As for size I want it strong but also stretchy. Thats the idea behind the brion toss trick. Basically you unlay 3 strand rope and insert shock cord in the middle and whip it in place. The three strand tries to compress the shock cord as it is pulled.

Does nylon itself loose much elasticity with use? If so there are a lot of folks on mixed rodes that still think they have a lot of elasticity in the system.

Mark, good point about growth. Not a problem in my area but later in higher fouling areas it likely will be.

Medsailor
 

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Interesting thoughts on loss of elasticity. Also a possible good use for climbing rope. Any idea if climbing rope keeps its elasticity through thousands of repeated cycles? I've been told that tge rope needs a lot of time to recover between pulls and a follow up fall can be harder because the fibers haven't recovered. I'd love to know more about this because climbing rope is much more elastic than anything else out there.

As for size I want it strong but also stretchy. Thats the idea behind the brion toss trick. Basically you unlay 3 strand rope and insert shock cord in the middle and whip it in place. The three strand tries to compress the shock cord as it is pulled.

Does nylon itself loose much elasticity with use? If so there are a lot of folks on mixed rodes that still think they have a lot of elasticity in the system.

Mark, good point about growth. Not a problem in my area but later in higher fouling areas it likely will be.

Medsailor
Regarding use of climbing rope for a snubber, please look at Starzinger's blog rather than have me translate it. Yes, there is relaxation time, but that has to do with much higher speed falls than you are considering.

Elasticity vs. time has been studied re. deep water moorings. It depends on the load, but perhaps 200,000 moderate load cycles, which works out to about very 20 stormy days. Light wind and smooth water days don't count. But there are many variables.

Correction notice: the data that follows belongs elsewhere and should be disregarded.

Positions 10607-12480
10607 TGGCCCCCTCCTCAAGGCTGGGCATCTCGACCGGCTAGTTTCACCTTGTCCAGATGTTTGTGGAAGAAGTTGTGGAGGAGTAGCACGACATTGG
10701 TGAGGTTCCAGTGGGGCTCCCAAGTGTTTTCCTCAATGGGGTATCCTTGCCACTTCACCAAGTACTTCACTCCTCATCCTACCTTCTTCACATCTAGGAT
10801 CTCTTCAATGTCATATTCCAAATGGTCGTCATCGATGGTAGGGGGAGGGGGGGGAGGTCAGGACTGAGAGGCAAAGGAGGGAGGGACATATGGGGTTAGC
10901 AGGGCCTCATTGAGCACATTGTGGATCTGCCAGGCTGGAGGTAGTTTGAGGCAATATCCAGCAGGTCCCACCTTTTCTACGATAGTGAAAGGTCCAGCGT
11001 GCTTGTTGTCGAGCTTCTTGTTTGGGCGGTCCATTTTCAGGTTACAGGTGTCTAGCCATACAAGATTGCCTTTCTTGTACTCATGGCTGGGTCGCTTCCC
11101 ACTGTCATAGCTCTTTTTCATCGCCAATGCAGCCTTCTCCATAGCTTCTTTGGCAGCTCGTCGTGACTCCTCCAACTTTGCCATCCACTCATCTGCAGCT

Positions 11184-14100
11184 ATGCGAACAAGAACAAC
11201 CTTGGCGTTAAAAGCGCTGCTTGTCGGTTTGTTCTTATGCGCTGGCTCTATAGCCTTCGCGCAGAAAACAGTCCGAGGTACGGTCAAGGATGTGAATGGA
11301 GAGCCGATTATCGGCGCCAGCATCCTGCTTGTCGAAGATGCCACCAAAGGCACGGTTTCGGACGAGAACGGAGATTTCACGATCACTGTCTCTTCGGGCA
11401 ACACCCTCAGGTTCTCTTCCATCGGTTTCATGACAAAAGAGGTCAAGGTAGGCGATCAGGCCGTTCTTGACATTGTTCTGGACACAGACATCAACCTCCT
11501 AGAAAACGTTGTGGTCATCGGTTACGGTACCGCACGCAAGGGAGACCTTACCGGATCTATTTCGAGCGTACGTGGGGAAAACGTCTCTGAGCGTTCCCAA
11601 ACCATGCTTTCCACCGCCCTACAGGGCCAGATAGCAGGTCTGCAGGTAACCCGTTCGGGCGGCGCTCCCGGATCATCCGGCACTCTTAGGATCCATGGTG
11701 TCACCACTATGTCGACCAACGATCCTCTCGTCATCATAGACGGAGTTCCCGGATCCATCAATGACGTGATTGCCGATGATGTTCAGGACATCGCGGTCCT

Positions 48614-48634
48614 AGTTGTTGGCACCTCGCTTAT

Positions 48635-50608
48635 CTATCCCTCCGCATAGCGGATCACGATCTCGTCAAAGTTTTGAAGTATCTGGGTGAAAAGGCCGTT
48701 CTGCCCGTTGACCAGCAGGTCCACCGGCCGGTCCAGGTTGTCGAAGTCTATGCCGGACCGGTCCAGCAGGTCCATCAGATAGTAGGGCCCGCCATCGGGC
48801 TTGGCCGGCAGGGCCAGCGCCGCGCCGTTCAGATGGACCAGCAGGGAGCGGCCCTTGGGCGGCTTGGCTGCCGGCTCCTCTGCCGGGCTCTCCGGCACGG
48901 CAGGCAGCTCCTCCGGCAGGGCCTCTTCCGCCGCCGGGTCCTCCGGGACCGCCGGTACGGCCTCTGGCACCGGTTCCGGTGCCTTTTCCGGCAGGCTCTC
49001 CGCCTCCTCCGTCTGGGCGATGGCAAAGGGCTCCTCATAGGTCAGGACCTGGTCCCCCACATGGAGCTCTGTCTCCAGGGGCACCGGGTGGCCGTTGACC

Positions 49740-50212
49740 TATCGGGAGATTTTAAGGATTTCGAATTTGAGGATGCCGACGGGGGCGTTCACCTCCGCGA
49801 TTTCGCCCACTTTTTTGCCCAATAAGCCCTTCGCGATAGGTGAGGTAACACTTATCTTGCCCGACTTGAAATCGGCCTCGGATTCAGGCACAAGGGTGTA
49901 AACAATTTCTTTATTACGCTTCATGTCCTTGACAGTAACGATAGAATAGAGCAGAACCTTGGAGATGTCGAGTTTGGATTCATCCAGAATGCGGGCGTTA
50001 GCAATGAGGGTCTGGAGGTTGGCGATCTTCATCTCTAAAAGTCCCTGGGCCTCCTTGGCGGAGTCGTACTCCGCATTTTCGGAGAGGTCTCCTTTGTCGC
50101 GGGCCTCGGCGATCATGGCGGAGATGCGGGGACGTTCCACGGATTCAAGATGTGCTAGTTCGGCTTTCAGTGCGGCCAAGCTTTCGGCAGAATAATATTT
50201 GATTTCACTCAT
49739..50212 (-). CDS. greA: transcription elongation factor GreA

I can't see growth being an issue if you move around every few days; they'll die when it is hauled up. Perhaps have a short snubber if you are going to stay in a well protected harbor for a month. If it is not well protected, you need the longer snubber. And remember, the snubber is not what is really holding the boat; the chain should be secured through a good stopper, so that if the snubber breaks you are still secured. Rig another and ease out some rode.

The Brian Toss idea may work. Don't know how many have tried it. Granted he is a talented rigger; for most of us the result would likely be unreliable. And I don't see the point; just use a longer rope snubber and you will have a more fatigue resistant construction with less fuss.

As for folks using mixed rode, different case. They are using larger diameter (snubbers are smaller than the rode) and should not be operating in the load range where this matters. Additionally, with mostly nylon rode, normally they have almost too much elasticity, allowing the boat to surge (I've had both sorts on the same boat--there is a happy medium). Some claim polyester makes a better fiber rode, and I believe that (much less chafe, moderate elasticity).

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Another concern with waterline attachment is adjustment. What do you do when it is roaring and you need to move or add scope? You can't ease it. You can't even reach it to cut it. Many use this system--particularly charter cats--but this limitation bothers me a bit. Something to consider; make sure you have a way to clear it under load.